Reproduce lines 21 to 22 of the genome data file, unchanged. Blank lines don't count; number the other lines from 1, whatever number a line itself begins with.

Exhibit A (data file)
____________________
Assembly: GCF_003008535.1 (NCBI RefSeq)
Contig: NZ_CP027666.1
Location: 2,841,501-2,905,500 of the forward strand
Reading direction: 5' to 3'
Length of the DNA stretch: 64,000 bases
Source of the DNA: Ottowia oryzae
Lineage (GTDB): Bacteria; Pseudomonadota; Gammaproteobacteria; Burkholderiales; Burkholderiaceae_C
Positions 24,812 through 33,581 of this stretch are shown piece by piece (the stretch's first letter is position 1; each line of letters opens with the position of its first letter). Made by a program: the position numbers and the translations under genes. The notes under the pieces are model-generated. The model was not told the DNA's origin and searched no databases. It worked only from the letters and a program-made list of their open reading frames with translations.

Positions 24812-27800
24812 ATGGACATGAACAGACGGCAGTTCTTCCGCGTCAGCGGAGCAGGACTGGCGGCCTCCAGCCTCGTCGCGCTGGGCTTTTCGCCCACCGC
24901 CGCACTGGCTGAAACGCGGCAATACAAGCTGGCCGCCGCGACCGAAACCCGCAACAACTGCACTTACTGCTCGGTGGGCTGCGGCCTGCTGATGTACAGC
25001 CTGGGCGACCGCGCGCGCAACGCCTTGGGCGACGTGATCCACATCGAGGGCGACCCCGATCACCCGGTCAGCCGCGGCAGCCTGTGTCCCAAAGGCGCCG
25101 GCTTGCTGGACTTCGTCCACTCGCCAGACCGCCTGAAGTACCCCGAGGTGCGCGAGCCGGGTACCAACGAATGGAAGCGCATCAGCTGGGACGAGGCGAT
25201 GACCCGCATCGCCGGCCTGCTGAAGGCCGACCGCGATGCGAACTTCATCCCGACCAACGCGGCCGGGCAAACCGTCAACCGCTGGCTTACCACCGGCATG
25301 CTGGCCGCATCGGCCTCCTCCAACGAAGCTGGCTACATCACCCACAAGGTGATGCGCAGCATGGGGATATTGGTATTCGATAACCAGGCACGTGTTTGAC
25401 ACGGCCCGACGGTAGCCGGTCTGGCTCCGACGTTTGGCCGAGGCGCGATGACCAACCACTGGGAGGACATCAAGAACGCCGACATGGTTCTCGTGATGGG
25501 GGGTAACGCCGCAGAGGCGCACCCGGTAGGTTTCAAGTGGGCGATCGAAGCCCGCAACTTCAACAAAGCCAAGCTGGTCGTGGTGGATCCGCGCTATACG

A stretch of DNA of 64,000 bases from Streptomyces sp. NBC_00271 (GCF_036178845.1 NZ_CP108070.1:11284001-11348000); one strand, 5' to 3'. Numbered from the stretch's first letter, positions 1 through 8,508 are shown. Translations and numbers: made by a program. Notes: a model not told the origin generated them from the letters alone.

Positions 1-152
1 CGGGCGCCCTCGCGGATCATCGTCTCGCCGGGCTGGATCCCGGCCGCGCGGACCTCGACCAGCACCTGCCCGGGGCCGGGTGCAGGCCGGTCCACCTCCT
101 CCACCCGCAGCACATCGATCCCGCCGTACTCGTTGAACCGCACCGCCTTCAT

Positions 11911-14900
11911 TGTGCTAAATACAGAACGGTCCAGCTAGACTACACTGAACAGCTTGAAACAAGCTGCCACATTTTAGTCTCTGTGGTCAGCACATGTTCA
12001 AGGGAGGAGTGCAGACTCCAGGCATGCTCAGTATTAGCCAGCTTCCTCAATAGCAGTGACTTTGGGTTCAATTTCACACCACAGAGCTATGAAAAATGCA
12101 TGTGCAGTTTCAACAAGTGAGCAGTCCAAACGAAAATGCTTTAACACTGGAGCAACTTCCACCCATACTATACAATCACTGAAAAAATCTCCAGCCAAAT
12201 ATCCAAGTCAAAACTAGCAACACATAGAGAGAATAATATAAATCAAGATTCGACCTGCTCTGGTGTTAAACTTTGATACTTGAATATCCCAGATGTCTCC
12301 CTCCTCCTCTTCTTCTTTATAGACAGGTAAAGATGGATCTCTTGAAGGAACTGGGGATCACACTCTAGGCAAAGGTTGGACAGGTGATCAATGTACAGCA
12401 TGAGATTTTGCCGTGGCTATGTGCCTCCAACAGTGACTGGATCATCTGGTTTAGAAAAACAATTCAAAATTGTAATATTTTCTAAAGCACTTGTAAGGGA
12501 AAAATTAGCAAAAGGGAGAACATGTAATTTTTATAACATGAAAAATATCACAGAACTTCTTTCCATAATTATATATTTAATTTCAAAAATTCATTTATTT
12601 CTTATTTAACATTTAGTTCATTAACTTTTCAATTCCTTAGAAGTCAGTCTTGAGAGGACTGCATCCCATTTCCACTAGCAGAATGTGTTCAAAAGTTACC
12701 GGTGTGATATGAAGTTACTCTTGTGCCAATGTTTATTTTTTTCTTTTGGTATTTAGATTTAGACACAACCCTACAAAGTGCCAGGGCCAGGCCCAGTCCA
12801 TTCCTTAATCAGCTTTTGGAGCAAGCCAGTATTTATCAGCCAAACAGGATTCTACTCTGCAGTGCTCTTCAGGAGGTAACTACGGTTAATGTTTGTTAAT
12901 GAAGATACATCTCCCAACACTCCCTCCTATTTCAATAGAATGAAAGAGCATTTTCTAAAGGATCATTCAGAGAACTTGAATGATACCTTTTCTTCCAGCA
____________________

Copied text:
101 CCACCCGCAGCACATCGATCCCGCCGTACTCGTTGAACCGCACCGCCTTCAT

Positions 11911-14900